With the daylight hours shrinking so rapidly and the snow line getting lower on the hillside, getting out for a full day takes a bit more planning. This is where the local community trails starts to take over. As we close our front door behind us we set out on foot to Middleton Mountain Park and Hiking Trails. Middleton Mountain is a bald bump of sun bleached grass that straddles the boarder between Vernon and Coldstream. There are limited entrances and all of which start with a discouraging set of stairs or steep trail to the top. I know what your thinking, sounds rather drab and why would I want to take on that? The answer to this question reveals itself when you are at the top.
We entered the park at the Mt. Bulman Pl. trailhead. The paving stone walking path quickly opens up to McKergow Meadows Natural Area. This low lying area known as mud lake is home to numerous bird and salamanders and it is very common to spot mule deers wandering through the long grass or cattails.
Walking east now we strolled upwards and crossed over Mt. Ida drive and climb the newly constructed stairs. This route was shut down over the summer and the area was completely rebuilt to handle the incline and popularity more adequately. The more and more stairs and switch backs you climb the better the view gets. After only really 10 minutes or so you will reach the top and the vistas will wipe away the memories of the climb. From here you have a breathtaking view of Kalamalka Lake to the south, Swan Lake to the North and the city spread out between the two. There is even a couple park benches that let you relax and enjoy.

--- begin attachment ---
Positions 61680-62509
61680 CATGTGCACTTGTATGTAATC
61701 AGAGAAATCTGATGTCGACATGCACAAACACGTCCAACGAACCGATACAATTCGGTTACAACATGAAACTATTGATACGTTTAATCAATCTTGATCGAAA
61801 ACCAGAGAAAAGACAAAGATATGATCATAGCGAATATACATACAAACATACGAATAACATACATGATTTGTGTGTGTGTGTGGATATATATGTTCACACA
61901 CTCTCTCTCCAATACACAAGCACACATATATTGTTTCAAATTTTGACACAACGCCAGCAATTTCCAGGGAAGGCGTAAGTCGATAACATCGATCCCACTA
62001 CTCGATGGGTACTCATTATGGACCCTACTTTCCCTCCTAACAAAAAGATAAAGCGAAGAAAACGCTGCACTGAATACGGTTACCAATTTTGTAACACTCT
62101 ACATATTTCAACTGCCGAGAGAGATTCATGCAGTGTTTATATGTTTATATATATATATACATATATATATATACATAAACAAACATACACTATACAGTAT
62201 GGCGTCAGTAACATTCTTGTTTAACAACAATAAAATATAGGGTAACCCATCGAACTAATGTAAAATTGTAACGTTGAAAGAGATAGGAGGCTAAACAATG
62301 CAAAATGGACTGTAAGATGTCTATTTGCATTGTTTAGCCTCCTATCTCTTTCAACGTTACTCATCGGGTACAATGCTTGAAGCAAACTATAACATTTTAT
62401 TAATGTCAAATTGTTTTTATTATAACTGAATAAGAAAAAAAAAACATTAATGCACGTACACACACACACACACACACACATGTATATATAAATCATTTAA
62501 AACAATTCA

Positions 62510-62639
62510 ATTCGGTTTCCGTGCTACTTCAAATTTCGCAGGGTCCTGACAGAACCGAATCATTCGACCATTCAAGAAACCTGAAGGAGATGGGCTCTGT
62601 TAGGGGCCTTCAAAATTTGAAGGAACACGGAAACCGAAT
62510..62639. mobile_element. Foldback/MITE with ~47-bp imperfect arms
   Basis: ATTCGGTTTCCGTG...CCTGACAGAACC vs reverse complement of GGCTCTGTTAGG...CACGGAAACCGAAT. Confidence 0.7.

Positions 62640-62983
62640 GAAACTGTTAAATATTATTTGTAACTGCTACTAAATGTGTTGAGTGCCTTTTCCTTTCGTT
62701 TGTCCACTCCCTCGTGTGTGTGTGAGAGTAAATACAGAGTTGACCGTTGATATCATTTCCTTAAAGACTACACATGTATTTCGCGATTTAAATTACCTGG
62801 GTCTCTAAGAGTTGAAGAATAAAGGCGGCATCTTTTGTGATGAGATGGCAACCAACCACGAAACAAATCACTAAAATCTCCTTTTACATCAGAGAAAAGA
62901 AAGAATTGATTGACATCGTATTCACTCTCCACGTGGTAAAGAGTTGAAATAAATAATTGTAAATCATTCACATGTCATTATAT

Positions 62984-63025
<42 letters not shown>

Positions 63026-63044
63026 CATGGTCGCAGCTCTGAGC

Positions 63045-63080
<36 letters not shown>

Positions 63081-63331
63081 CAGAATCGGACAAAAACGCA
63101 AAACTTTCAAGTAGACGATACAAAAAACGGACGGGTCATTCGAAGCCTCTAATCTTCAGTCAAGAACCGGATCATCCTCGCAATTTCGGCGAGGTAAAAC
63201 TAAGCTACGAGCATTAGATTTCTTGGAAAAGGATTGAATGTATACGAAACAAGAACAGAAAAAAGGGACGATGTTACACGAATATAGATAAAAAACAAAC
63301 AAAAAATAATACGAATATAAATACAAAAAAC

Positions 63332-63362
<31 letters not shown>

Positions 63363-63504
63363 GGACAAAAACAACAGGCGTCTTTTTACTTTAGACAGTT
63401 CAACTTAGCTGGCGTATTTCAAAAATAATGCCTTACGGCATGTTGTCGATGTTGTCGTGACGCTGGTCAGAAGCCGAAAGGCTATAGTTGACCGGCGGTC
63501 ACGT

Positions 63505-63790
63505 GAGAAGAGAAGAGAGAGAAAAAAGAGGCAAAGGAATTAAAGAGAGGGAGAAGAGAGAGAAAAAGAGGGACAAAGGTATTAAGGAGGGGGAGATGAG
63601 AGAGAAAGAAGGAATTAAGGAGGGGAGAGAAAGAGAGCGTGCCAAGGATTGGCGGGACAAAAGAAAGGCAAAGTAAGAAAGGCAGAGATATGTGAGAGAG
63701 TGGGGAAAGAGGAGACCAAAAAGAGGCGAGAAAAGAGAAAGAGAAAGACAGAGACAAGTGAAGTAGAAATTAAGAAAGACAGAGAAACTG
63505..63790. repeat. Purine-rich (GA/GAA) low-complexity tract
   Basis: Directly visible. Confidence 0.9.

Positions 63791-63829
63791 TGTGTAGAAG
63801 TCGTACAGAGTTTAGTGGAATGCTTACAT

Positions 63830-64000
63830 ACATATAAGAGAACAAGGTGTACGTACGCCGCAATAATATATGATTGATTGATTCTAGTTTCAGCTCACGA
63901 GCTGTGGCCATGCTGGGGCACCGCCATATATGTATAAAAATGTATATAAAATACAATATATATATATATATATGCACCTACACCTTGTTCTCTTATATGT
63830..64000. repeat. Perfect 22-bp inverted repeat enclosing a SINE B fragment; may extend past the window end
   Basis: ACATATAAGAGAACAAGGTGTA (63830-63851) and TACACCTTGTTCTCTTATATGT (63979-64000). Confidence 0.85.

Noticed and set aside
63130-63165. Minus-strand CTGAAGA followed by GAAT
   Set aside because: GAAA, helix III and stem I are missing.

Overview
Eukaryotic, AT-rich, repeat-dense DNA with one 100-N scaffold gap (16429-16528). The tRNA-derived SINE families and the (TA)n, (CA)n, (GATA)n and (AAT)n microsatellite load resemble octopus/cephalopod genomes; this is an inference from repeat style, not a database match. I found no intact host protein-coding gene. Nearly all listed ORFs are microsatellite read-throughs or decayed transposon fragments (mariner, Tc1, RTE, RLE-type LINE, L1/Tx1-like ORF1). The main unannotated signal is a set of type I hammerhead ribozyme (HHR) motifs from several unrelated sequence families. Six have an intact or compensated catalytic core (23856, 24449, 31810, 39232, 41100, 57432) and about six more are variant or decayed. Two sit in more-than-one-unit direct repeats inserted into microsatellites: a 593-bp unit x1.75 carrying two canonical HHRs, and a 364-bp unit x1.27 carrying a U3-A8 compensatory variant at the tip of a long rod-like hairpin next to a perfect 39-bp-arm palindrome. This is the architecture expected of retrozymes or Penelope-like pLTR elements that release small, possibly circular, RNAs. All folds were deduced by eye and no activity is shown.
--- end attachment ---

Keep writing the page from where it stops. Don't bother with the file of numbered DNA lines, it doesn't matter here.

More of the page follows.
This is the point now where we let Bexley and Lidija out of the packs and free to roam. We do have to keep a close eye on them though for if you venture not far off the well groomed path you will find yourself traipsing through prickly pear cacti.
Walking south now on Bluebird trail you change perspective as you start to overlook the Coldstream Valley and Kalamalka Provincial Park on the opposite side. The trail now winds up, down and around leaving you with astounding views of the Lavington valley and the snow capped Monashee Mountains further east. There are various trails throughout the area, everything is very well signed and nothing is really long enough to have you lost or exhausted. We took a steep descent from the plateau and popped back out among the houses on Mt. Tanner Pl. The littles ladies did very well on their own but by now wanted back in the packs to rest their mini legs. This ended up being very short lived as we soon passed a play ground and they couldn’t get out of the bags fast enough. A further 15 minute walk had us back on our door step where it all began.
Us as a family have been up to this park on a fairly regular basis as the proximity makes it overly convenient. We have walked all of the trails (not really that many), sat on all the benches (half a dozen maybe) and will most likely be back again next week. The 360 degree views always has us smiling no matter which trail we choose. Dogs are welcome, nothing is really long enough for mountain bikers and my only advisory is water. During the summer months when the sun is in full swing be sure to wear your sun screen, have a hat with you and bring water. You may only be gone for a short while but it sure is roasting up there and you have no place to hide.